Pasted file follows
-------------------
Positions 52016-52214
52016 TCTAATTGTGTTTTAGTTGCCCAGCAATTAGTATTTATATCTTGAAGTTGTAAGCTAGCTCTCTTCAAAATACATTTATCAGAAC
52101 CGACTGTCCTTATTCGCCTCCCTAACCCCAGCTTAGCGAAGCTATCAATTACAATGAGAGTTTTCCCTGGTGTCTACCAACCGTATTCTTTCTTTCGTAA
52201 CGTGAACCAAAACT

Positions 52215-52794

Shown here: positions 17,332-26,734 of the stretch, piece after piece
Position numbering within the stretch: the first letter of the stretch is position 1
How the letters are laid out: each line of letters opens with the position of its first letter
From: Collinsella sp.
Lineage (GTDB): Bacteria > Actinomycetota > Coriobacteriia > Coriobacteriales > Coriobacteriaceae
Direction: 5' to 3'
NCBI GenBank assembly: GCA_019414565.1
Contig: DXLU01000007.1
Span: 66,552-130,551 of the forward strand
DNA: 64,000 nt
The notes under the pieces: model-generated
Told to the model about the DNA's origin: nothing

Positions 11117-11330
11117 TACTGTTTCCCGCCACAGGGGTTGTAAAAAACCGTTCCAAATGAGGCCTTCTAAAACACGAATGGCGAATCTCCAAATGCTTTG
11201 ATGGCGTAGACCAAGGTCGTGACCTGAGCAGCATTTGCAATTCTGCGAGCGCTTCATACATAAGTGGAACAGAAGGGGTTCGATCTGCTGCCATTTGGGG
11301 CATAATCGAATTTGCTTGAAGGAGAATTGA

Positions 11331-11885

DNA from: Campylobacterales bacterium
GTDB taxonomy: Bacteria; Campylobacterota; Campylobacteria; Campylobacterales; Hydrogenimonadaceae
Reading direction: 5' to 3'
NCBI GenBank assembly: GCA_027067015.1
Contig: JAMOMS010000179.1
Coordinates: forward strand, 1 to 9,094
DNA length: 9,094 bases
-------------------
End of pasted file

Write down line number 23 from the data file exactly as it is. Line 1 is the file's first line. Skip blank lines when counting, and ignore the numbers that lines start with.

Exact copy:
DNA from: Campylobacterales bacterium